Thursday, November 17, 2011

The Call of the Wild

I was doing so well updating my NaNo word count thingy, but I am pretty sure that sort of thing would have completely driven me batty. So I stopped doing it after about a week. Working my thankless job wasn't really helping with the stress and trying to juggle finances just added to the mess.

I was very much this cat:



My sanity was kind of restored, at least partially, due to a much needed vacation into the middle of nowhere.


Three and my anniversary was the 15th (yay one year!! dance dance dance), and we drove out to my dad's land about one and a half hours away from civilization the weekend before, since I had a long weekend. Thank you, Veterans Day, both for the actual veterans and for the paid day off. But I digress. Sure, we had electricity and running water (in no small part to my dad, who apparently built an entire irrigation system with his bare fucking hands), but the cabin is nowhere near pristine. It's a hunter's cabin, which basically means only absolute necessities. The original owner apparently thought putting up patches of plywood on the walls served as wallpaper. And ladybug carcasses litter the place. There's a little mouse - or possibly mice - that lives there and leaves little tiny treasures around and over everything. My dad has kept it away from his snacks by storing them in the refrigerator, but he refuses to use anything kitchen-wise without washing it first.

"You can probably assume that it's crawled over everything in the cabinets, so just go ahead and scour it before you eat off of it."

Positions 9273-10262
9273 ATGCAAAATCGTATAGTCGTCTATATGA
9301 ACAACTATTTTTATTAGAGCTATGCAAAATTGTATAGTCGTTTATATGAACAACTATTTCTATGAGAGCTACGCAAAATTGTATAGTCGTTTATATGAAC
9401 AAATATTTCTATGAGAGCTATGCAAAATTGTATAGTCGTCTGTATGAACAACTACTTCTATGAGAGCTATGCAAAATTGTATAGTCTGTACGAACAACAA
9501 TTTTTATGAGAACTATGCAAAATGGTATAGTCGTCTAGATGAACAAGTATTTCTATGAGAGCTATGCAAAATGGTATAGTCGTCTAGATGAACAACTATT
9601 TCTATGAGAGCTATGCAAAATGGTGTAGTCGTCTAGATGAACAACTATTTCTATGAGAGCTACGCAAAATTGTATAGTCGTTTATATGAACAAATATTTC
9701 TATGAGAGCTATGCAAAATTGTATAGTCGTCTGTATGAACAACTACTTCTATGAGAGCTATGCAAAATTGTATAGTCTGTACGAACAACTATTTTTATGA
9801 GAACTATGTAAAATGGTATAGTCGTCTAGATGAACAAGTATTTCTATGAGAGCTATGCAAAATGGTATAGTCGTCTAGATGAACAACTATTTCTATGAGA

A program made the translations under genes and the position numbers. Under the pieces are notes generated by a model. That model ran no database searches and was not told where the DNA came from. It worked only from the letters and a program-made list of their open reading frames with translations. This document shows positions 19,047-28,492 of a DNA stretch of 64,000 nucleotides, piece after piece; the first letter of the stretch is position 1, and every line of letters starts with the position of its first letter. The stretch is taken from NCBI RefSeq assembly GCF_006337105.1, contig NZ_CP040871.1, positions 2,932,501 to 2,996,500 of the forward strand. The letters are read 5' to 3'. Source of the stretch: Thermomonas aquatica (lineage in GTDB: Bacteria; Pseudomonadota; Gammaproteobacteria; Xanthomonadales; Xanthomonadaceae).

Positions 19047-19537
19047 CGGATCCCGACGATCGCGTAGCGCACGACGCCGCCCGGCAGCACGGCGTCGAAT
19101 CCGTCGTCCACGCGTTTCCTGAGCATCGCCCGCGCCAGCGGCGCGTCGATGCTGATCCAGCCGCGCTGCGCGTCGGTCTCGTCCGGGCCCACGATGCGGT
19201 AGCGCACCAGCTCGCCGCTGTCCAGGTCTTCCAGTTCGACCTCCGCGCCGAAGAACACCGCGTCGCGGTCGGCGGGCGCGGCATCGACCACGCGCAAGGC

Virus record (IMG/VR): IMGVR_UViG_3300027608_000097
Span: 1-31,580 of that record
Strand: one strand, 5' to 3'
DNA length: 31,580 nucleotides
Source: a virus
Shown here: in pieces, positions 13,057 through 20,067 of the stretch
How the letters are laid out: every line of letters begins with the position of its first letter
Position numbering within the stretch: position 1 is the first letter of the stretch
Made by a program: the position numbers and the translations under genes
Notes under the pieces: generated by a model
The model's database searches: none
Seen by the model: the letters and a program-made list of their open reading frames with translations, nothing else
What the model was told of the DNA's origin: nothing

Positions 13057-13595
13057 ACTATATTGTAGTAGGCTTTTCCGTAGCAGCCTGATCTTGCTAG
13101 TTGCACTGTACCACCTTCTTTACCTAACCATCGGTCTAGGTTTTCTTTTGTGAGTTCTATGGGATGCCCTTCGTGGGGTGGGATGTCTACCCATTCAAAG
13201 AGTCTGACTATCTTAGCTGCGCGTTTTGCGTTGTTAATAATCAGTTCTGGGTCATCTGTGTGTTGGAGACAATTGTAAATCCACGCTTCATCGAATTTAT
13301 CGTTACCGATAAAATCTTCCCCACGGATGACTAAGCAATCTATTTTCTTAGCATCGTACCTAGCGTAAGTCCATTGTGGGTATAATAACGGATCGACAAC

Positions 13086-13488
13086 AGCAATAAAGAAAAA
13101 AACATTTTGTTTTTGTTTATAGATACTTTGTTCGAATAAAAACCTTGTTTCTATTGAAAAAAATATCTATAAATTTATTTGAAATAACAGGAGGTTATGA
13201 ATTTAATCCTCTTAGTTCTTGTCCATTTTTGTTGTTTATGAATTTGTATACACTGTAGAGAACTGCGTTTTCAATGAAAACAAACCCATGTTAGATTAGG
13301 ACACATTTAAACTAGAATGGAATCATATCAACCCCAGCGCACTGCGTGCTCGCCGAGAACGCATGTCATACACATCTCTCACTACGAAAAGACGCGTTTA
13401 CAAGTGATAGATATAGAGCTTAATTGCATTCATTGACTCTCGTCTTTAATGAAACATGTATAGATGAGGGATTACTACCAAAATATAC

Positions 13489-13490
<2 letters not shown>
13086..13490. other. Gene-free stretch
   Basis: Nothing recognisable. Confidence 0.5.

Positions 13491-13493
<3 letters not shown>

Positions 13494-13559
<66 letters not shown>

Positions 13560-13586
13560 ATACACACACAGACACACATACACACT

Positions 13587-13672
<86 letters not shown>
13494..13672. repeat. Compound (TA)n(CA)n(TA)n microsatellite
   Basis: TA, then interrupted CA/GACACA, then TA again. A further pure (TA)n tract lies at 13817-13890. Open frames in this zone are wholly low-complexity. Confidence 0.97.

It's probably why he keeps his water heater at temperature volcano.

Despite the austere conditions, the husband and I had a great time. Yes, sex was had, as anniversaries pretty much require it, but we cooked, hiked, talked, too. Three repaired my dad's ATV, and he and my dad went hunting on the second day we were there. As in woke up before God does, wore camouflage, and sat in the wilderness with a muzzle loader. *shrug* I wrote a lot and read 1Q84 by Murakami, which I highly recommend, by the way. It was just ... nice. And calming.

We both started thinking about this little bit of property we saw for sale that we had gone to look at before making our way to my dad's land. It's small - only about 1.5 acres - and the house is a little on the fixer-upper side of things. It was built in 1940 and has a cellar, pit barbecue, and a couple of little sheds in the backyard. And get this: the whole shebang is only $59,000. It is out of the way by a lot, but it would be ours. I understand the allure of the city: convenience, action, and what have you. But this? It's just lovely and simple. I had always told Three that I wanted a little farm with goats (about the closest thing I can come to a llama without it being a llama) and chickens, and this would be perfect. I could make my soap, write, raise little animals, and have a cute little farm of my very own. I have wonderful resources (my grandmother, my dad, the interwebs) that I can use and I'm pretty inventive.

It sounds very hippie-ish, I know. I'm okay with it.



I get excited every time I think about it. Nearly every day for the past week, I've looked at craigslist, scanning the ads for goats for sale. I also got some supplies to start an indoor herb garden. My coworkers apparently all think I'm insane, save for a few, who are like, "Dude, can we get some fresh veggies from you??" They just fuel my desire to say, "Screw you, city life. I'm gonna be a FARMER."

Now I just have to make sure that I can get the internet out there. That, right there, is a dealbreaker.
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